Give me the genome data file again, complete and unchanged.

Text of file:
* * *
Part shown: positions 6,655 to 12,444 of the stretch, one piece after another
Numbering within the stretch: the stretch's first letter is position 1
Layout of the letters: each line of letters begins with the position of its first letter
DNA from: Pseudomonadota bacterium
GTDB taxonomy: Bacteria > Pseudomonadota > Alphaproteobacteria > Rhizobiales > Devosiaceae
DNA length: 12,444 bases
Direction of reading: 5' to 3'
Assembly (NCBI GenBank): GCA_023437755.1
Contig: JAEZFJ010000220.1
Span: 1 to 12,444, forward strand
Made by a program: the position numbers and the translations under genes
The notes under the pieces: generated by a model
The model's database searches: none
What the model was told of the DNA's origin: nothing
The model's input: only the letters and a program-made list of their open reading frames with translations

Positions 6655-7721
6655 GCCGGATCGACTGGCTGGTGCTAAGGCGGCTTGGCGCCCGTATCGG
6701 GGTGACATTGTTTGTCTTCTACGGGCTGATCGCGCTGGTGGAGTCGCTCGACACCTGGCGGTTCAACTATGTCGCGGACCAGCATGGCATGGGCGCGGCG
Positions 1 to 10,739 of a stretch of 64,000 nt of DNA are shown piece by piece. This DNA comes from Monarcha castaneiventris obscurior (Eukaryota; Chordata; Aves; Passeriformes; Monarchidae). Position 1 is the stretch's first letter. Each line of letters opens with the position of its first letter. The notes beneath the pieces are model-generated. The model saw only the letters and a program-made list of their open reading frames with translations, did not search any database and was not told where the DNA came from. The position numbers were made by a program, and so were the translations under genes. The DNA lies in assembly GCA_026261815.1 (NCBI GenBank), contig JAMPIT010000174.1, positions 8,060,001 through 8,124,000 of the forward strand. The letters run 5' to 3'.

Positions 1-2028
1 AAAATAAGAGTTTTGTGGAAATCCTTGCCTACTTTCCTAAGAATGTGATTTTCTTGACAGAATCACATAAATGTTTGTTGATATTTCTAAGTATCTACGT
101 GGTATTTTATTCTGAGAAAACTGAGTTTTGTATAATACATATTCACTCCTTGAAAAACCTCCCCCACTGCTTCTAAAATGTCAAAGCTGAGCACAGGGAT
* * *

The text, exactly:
Part shown: positions 6,655 to 12,444 of the stretch, one piece after another
Numbering within the stretch: the stretch's first letter is position 1
Layout of the letters: each line of letters begins with the position of its first letter
DNA from: Pseudomonadota bacterium
GTDB taxonomy: Bacteria > Pseudomonadota > Alphaproteobacteria > Rhizobiales > Devosiaceae
DNA length: 12,444 bases
Direction of reading: 5' to 3'
Assembly (NCBI GenBank): GCA_023437755.1
Contig: JAEZFJ010000220.1
Span: 1 to 12,444, forward strand
Made by a program: the position numbers and the translations under genes
The notes under the pieces: generated by a model
The model's database searches: none
What the model was told of the DNA's origin: nothing
The model's input: only the letters and a program-made list of their open reading frames with translations

Positions 6655-7721
6655 GCCGGATCGACTGGCTGGTGCTAAGGCGGCTTGGCGCCCGTATCGG
6701 GGTGACATTGTTTGTCTTCTACGGGCTGATCGCGCTGGTGGAGTCGCTCGACACCTGGCGGTTCAACTATGTCGCGGACCAGCATGGCATGGGCGCGGCG
Positions 1 to 10,739 of a stretch of 64,000 nt of DNA are shown piece by piece. This DNA comes from Monarcha castaneiventris obscurior (Eukaryota; Chordata; Aves; Passeriformes; Monarchidae). Position 1 is the stretch's first letter. Each line of letters opens with the position of its first letter. The notes beneath the pieces are model-generated. The model saw only the letters and a program-made list of their open reading frames with translations, did not search any database and was not told where the DNA came from. The position numbers were made by a program, and so were the translations under genes. The DNA lies in assembly GCA_026261815.1 (NCBI GenBank), contig JAMPIT010000174.1, positions 8,060,001 through 8,124,000 of the forward strand. The letters run 5' to 3'.

Positions 1-2028
1 AAAATAAGAGTTTTGTGGAAATCCTTGCCTACTTTCCTAAGAATGTGATTTTCTTGACAGAATCACATAAATGTTTGTTGATATTTCTAAGTATCTACGT
101 GGTATTTTATTCTGAGAAAACTGAGTTTTGTATAATACATATTCACTCCTTGAAAAACCTCCCCCACTGCTTCTAAAATGTCAAAGCTGAGCACAGGGAT